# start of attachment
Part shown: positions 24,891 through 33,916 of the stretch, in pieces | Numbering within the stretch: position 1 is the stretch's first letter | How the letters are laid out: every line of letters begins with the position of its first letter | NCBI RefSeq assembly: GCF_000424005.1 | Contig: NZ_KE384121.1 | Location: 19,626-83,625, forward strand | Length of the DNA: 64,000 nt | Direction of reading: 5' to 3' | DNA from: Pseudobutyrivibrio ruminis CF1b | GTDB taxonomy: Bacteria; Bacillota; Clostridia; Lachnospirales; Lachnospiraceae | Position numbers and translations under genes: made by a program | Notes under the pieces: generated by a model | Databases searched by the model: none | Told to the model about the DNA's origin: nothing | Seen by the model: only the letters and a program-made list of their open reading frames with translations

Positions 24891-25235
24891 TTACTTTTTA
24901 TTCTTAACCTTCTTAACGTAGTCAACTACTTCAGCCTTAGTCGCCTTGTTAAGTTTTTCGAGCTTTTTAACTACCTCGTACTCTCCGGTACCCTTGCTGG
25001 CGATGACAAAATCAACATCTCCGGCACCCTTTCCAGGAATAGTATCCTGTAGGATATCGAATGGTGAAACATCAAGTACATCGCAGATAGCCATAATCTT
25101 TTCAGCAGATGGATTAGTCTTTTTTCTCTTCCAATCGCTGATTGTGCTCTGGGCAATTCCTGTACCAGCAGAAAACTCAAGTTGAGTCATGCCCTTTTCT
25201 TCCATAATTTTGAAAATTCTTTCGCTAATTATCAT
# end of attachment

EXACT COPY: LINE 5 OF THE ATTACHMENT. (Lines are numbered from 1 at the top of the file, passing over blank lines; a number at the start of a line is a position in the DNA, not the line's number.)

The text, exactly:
25001 CGATGACAAAATCAACATCTCCGGCACCCTTTCCAGGAATAGTATCCTGTAGGATATCGAATGGTGAAACATCAAGTACATCGCAGATAGCCATAATCTT